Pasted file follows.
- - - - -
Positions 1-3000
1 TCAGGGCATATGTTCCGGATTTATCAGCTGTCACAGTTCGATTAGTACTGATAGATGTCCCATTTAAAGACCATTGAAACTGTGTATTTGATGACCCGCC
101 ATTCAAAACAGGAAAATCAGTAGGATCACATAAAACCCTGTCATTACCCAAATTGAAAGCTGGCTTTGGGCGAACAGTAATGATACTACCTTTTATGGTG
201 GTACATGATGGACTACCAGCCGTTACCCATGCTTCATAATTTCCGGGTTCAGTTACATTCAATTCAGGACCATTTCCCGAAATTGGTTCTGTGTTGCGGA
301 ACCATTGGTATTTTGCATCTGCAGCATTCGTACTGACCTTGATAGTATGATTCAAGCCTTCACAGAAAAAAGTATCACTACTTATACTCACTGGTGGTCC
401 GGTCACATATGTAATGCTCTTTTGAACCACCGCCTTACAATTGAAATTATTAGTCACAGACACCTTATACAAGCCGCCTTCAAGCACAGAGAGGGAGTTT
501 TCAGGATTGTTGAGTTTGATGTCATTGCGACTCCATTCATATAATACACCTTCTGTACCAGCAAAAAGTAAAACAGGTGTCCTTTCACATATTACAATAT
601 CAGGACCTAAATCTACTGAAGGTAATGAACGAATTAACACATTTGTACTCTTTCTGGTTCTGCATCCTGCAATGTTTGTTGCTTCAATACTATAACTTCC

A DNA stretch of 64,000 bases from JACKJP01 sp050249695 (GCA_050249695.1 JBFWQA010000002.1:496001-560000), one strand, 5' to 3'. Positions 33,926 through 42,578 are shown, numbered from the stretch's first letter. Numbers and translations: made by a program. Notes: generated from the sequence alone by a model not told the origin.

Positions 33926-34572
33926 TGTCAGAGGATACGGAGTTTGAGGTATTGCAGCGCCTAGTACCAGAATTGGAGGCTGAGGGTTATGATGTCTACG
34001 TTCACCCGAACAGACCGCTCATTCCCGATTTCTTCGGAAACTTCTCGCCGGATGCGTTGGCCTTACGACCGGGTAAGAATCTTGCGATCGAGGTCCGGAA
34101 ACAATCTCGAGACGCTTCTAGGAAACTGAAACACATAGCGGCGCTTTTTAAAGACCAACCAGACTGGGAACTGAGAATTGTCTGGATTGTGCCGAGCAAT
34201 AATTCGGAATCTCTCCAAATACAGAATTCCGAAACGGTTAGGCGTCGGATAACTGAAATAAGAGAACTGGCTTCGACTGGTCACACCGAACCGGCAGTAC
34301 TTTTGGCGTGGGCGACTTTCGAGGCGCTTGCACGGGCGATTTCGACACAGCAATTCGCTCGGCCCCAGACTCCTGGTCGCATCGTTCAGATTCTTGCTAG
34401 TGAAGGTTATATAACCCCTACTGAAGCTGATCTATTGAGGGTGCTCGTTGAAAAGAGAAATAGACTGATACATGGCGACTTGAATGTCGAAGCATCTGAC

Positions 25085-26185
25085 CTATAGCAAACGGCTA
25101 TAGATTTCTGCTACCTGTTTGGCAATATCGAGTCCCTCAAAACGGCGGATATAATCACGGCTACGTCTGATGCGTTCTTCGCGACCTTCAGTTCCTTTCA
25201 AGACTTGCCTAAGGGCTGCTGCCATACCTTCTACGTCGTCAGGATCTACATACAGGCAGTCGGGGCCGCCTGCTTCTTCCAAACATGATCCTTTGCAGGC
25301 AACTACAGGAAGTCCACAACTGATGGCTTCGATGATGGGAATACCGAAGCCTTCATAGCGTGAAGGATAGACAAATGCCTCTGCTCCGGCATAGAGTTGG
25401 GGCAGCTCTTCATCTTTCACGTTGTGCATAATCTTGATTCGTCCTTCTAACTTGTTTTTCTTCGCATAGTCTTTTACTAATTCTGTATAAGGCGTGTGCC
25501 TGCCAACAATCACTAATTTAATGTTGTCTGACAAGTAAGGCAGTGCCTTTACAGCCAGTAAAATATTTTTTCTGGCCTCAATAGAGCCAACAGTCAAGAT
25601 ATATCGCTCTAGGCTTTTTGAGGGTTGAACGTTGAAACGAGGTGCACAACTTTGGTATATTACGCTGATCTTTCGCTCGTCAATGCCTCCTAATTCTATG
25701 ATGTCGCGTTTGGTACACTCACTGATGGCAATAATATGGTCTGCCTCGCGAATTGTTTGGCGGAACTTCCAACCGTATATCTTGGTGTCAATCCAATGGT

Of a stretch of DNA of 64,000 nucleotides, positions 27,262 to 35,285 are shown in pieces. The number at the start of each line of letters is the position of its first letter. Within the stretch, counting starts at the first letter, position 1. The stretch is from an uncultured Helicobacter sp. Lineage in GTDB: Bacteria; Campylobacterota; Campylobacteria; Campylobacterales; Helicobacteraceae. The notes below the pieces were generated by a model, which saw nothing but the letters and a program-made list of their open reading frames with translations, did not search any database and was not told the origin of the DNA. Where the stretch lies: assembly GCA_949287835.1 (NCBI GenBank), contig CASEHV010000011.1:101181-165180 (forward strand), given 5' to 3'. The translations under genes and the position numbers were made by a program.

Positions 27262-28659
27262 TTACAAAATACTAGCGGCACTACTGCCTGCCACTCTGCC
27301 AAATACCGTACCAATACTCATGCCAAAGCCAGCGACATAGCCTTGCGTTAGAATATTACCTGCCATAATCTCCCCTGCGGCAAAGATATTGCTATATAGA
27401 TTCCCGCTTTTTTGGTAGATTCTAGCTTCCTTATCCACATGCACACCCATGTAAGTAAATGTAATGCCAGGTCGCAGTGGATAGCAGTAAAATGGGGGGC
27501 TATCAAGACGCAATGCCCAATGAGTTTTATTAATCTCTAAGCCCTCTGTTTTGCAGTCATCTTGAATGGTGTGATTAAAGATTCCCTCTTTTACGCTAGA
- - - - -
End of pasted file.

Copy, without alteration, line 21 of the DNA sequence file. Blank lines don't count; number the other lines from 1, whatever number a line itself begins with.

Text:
25301 AACTACAGGAAGTCCACAACTGATGGCTTCGATGATGGGAATACCGAAGCCTTCATAGCGTGAAGGATAGACAAATGCCTCTGCTCCGGCATAGAGTTGG